Glyburide is Associated with an Increased Risk of Adverse Neonatal Outcomes Compared to Insulin in Women with Gestational Diabetes

EBM Focus - Volume 10, Issue 19

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Reference: JAMA Pediatr 2015 May 1;169(5):452 (level 2 [mid-level] evidence)

Gestational diabetes mellitus affects approximately 7% of all pregnancies and is associated with increased risk of maternal and neonatal complications (Diabetes Care 2014 Jan;37 Suppl 1:S81, Diabetes Care 2007 Jul;30 Suppl 2:S251). Identification and proper treatment of gestational diabetes, however, may decrease these risks (BMJ 2010 Apr 1;340:c1395, N Engl J Med 2009 Oct 1;361(14):1339). The American Diabetes Association recommends initial management of gestational diabetes with diet and exercise, with the addition of insulin or oral hypoglycemic agents if needed (Diabetes Care 2015 Jan;38 Suppl 1:S1 PDF). Currently, the evidence comparing insulin to oral hypoglycemic agents including glyburide is limited. A recent retrospective cohort study assessed maternal and neonatal outcomes in 9,137 privately insured women with gestational diabetes prescribed glyburide or insulin within 150 days of delivery. All included women had singleton pregnancies.

The mean duration of treatment was 50.4 days for the 4,982 women (54.3%) prescribed glyburide and 54.1 days for the 4,191 women (45.7%) prescribed insulin. In an analysis adjusted for age and other covariates, use of glyburide was associated with increased risk of neonatal complications compared to insulin, including neonatal intensive care unit admission (adjusted relative risk [RR] 1.41, 95% CI 1.23-1.62, NNH 25-60), respiratory distress (adjusted RR 1.63, 95% CI 1.23-2.15, NNH 61-233), and large for gestational age (adjusted RR 1.43, 95% CI 1.16-1.76, NNH 46-164). Glyburide was also nonsignificantly associated with an increased risk of hypoglycemia and birth injury, but there were no significant differences in the risk of obstetric trauma, cesarean delivery, jaundice, or prematurity.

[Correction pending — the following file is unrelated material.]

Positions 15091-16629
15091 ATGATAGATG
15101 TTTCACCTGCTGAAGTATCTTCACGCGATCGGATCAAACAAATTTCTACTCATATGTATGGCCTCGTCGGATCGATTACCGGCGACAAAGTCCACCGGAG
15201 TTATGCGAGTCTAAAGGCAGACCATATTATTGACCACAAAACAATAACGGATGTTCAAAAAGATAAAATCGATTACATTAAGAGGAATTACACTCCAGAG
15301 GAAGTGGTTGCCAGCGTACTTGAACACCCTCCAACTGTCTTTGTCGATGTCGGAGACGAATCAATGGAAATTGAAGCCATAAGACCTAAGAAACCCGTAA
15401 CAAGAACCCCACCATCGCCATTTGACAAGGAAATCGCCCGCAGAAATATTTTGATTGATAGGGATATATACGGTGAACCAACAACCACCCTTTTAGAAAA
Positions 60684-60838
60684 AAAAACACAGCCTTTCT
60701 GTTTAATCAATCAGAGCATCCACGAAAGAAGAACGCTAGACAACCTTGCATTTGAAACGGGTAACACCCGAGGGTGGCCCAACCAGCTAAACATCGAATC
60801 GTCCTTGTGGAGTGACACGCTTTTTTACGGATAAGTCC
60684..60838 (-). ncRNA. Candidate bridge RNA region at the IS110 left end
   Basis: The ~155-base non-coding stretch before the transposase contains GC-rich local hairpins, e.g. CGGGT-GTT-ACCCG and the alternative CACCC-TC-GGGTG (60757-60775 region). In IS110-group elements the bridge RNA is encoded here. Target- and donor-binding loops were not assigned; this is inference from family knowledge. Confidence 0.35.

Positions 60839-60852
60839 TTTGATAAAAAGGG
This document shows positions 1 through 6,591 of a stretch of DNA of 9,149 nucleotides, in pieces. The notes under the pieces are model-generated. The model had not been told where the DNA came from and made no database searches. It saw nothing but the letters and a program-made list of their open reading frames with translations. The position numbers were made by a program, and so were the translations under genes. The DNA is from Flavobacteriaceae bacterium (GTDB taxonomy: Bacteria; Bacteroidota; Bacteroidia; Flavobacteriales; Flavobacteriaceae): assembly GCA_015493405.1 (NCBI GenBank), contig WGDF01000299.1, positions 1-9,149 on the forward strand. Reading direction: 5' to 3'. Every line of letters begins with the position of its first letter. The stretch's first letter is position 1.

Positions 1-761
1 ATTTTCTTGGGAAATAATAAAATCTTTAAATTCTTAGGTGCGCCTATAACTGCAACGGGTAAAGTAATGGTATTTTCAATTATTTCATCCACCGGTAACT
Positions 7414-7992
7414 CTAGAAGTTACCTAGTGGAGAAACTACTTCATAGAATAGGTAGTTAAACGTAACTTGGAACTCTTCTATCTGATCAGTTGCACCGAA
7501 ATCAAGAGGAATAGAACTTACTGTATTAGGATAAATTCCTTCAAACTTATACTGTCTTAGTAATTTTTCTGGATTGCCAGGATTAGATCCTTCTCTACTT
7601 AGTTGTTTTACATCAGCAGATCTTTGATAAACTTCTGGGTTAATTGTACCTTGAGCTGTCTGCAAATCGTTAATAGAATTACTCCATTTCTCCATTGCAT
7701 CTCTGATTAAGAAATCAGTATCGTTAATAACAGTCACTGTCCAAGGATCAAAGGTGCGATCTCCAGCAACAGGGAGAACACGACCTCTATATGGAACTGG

Although limited by its retrospective cohort design, this study allows for the examination of a much larger group of women than reported in previous observational studies or randomized trials. The largest randomized trial comparing glyburide vs. insulin included 404 women and found no significant differences in neonatal outcomes (N Engl J Med 2000 Oct 19;343(16):1134), but the trial was likely underpowered to detect differences in these outcomes. The results of the current study are consistent with the direction of outcomes in the prior trial, but the 20-fold larger patient population increased the ability of this study to detect differences in neonatal outcomes affecting a small percentage of patients. The study also reflects real world conditions rather than the tightly controlled protocols found in many randomized trials. Overall, the results of this study suggest that glyburide may be associated with a greater risk of complications than insulin in women with gestational diabetes requiring medication.

For more information, see the Gestational diabetes mellitus (GDM) topic in DynaMed.